One of the eagles nesting on Watchaug Pond (photo by G. Matteo)
In my critiques of Whalerock, I’ve noted that one generally accepted problem with the technology is the danger it poses to birds, especially raptors such as the eagles that nest near Watchaug Pond and migratory birds, such as those that use Ninigret National Wildlife Refuge as a stopping point along the great Atlantic flyway. 

But we keep getting comments from professional wind NIMBY Jim Wiegand of California who objected to the lack of references in my bibliography of readings on wind power and human health to birds. We published his first comment and replied that the article was about human health and that we've duly noted the issue in other articles.

White-throated needtail after hitting turbine (BBC photo)
We haven’t heard from Wiegand in a while, which is surprising in light of an article that made the rounds in Europe and many parts of the US on the experience of a group of birdwatchers on the Isles of Harris in Scotland who were thrilled to see the very rare world’s fastest bird, the White-throated Needletail. 

Their viewing of this bird was brief, because almost as soon as they spotted it, it smacked into a wind turbine. I’m not making this up and I am definitely not making a joke of this horrible event. The danger to migratory birds is one of the best documented and still unresolved problems with industrial size wind turbines.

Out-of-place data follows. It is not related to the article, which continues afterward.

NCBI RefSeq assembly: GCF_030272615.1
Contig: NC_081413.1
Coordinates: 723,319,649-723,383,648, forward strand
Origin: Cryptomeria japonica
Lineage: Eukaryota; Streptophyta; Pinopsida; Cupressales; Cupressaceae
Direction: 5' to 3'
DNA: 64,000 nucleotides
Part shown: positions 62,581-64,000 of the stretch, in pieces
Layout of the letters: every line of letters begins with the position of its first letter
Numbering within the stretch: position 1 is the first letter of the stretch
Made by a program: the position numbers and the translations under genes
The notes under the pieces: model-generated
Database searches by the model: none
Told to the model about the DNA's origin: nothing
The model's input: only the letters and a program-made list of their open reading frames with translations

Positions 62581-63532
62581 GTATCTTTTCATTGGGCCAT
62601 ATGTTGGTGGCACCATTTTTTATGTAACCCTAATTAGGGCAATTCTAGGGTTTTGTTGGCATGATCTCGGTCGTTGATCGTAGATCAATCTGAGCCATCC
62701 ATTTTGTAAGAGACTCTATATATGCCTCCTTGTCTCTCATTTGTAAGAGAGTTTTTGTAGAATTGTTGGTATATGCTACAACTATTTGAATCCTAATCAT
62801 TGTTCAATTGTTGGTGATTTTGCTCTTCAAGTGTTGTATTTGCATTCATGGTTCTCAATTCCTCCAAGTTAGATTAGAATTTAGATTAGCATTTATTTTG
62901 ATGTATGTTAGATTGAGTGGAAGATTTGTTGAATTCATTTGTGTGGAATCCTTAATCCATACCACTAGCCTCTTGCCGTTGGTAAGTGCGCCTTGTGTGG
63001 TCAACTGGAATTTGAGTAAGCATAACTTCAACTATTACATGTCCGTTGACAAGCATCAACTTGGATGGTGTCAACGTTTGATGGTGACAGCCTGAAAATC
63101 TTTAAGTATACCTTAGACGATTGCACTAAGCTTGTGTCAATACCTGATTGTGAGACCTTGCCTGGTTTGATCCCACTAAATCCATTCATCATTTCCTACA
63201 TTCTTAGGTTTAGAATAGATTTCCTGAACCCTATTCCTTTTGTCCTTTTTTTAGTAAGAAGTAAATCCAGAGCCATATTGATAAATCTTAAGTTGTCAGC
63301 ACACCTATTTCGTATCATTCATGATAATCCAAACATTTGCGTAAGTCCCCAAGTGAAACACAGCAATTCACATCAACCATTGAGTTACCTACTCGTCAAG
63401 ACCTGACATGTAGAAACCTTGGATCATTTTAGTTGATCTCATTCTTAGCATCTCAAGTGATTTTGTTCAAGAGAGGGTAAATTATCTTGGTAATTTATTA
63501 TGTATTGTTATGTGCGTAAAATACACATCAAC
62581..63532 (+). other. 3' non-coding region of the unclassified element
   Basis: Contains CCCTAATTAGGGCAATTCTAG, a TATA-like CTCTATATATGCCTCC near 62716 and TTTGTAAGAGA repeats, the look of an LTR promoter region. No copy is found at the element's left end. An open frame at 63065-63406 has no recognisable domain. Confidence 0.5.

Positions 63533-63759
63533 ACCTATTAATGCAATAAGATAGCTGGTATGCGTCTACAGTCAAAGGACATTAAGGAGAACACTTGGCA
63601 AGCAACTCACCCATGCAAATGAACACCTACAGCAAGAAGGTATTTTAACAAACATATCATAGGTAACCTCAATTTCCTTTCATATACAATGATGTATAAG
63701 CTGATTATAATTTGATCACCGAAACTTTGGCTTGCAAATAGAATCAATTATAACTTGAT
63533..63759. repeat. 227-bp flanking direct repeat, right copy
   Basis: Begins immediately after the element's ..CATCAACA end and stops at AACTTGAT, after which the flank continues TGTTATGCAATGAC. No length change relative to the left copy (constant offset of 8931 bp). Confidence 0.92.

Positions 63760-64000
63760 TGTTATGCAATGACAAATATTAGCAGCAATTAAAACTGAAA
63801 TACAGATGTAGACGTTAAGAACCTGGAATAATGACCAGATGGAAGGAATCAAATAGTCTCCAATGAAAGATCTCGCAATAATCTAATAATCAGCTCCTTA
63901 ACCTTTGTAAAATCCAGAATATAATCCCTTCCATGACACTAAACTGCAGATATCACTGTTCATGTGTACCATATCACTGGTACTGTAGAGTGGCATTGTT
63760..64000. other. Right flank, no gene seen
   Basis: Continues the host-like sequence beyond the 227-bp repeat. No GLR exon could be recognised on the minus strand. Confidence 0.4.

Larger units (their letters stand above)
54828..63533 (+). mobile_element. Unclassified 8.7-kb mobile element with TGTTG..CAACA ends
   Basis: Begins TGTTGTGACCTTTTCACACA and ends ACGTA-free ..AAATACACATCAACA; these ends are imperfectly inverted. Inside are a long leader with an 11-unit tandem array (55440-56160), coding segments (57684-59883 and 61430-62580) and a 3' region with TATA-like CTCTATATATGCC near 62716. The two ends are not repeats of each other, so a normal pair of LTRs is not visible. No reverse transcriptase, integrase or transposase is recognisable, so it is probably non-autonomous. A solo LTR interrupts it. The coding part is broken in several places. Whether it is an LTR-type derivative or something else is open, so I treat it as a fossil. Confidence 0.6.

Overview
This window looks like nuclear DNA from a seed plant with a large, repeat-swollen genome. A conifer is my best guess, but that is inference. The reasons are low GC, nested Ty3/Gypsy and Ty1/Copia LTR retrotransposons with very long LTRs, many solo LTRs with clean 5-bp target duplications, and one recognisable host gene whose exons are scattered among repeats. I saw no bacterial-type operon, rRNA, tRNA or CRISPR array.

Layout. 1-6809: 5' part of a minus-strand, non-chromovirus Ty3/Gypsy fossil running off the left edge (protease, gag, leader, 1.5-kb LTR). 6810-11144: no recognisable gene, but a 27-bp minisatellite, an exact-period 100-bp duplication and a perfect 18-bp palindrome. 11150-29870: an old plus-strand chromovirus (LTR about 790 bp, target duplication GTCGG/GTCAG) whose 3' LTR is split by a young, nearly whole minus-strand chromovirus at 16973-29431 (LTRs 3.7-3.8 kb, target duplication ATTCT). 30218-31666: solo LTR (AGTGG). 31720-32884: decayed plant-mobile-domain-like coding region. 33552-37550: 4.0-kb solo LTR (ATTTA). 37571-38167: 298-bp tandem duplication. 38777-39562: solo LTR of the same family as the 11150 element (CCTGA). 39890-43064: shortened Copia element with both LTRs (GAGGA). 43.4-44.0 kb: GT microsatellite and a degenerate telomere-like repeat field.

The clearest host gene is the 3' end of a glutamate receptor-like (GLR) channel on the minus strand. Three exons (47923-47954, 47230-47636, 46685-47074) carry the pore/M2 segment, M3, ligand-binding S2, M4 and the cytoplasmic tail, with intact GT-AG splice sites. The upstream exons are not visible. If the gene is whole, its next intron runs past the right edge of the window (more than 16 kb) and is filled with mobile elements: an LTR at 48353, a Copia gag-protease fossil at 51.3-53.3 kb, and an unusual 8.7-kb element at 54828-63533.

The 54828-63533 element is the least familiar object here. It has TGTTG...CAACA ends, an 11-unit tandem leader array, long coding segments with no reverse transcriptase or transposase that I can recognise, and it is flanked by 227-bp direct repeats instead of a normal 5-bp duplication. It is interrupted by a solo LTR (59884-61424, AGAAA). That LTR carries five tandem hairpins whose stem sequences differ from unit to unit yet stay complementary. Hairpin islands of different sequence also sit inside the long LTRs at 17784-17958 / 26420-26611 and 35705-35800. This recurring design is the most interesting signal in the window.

Bad Turbines

Like any device made by humans, wind turbines can and will wear out and can and will break. This eventuality bothers me a lot less than the same thing happening at a nuclear power plant, oil refinery or coal mine. Nonetheless, turbine failures are at best a major annoyance and are usually an expensive proposition.

We have three nearby examples of bad turbines: Portsmouth’s giant, broken municipal turbine and the noisy turbines in Falmouth and Fairhaven, Massachusetts. Falmouth gets the most attention because of the claims of a cluster of Wheatena® Brain Syndrome. Fairhaven’s turbines are also noisy, sometimes exceeding state standards.

The Portsmouth turbine problem is described to EcoRI by Portsmouth Town Planner Gary Crosby as a unique situation. We bought a bum machine from a bum company and the hardware failed.” 

Portsmouth wants to get the turbine back into operation and has taken bids to either replace the internal mechanism within the nacelle with a direct-drive generator, instead of the gearbox generator that failed. Or they might decide to replace the entire nacelle and internal works, again favoring direct-drive over gearbox for its better maintenance record.